Such small errors leave the scope of wrong data that is useless. Build your survey with the right MCQs to record appropriate inputs.

Location Tagging

Offline surveys come with a feature that allows tagging a location on the maps without an internet connection. Surveyors can be asked to tag the location of the places where they are conducting the survey. This keeps you informed if your employees are at the right location of the assignment. You can also track them in real-time.

Adding pictures to the responses

Surveyors might ask the same person to fill the survey two times with different names of their family members to reach their target. Make use of photo questions where surveyors must take pictures of locations or people they talk to. This helps in verifying the data and avoids duplicates.

Adding Signatures
Add the option of signature to increase verification. This also acts as consent or an acknowledgment from the respondent’s end. These can also be used as unique identifiers and avoid duplicates.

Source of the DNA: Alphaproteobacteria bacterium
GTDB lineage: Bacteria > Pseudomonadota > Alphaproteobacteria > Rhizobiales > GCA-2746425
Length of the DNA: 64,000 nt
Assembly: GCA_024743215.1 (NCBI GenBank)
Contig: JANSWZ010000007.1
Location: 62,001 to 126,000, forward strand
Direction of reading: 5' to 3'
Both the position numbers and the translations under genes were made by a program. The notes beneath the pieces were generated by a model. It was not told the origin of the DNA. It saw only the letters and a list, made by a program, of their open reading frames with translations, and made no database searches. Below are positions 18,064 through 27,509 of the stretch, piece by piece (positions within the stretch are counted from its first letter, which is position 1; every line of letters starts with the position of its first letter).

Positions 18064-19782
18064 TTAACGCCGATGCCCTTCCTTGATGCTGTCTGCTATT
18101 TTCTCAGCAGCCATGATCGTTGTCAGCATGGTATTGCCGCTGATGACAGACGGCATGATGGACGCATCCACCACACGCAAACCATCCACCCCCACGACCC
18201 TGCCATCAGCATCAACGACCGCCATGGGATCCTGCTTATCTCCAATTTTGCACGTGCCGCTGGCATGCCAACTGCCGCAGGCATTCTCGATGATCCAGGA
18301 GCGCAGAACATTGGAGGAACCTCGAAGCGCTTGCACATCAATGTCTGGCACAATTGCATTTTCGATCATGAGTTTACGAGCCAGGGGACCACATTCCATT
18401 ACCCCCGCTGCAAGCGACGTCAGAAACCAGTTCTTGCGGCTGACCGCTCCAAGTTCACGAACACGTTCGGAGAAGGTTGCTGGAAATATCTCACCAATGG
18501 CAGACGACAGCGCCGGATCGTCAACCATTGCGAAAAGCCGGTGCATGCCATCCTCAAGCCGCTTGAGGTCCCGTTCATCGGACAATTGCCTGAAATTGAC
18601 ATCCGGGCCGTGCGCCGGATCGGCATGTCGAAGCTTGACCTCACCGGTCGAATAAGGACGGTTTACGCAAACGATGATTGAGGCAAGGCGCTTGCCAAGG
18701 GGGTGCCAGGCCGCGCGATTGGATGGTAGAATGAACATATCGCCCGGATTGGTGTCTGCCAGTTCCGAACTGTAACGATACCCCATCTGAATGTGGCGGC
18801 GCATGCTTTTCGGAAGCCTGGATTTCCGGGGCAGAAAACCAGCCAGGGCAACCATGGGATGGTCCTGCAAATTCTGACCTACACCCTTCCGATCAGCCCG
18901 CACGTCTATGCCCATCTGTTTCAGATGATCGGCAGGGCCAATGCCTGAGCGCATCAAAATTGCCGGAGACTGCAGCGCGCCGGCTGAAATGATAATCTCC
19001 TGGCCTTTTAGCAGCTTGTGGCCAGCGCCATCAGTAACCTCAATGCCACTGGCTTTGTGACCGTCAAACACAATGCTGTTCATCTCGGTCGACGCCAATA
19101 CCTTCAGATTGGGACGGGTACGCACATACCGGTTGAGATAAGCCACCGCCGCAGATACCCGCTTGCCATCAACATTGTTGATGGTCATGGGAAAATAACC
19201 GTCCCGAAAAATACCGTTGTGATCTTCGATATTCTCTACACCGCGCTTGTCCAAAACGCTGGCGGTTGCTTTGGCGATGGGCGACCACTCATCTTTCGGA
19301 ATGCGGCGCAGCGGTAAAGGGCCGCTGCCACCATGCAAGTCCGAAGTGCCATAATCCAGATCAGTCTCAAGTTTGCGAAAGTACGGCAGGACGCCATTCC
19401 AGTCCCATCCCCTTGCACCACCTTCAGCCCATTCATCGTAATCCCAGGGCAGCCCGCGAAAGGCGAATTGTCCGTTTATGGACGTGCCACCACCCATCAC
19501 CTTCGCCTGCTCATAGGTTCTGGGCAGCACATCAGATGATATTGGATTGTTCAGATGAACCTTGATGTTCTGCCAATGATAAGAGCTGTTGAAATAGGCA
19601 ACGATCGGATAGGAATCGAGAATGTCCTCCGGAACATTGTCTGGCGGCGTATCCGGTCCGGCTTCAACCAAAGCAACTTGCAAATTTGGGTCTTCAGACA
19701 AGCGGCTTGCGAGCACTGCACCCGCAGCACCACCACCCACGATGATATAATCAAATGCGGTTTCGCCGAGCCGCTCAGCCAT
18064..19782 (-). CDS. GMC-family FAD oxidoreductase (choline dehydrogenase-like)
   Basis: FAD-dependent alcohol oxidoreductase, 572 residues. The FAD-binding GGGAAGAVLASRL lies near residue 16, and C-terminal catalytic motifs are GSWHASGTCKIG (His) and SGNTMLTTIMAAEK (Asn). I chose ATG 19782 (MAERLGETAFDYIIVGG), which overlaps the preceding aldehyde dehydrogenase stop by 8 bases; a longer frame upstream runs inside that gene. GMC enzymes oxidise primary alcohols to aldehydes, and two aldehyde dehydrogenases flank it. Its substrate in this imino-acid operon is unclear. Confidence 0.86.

Test your Survey
To make sure you got all the above parameters right, test your survey thoroughly before sending it out to your audience. Have your team complete the survey in-house and extract results to ensure its worthy of analysing for your requirements.
In this way, you can improve the accuracy of your field data and save costs on field data errors. GoSurvey can help you build the right offline survey for field data collection keeping the above parameters in mind and much more.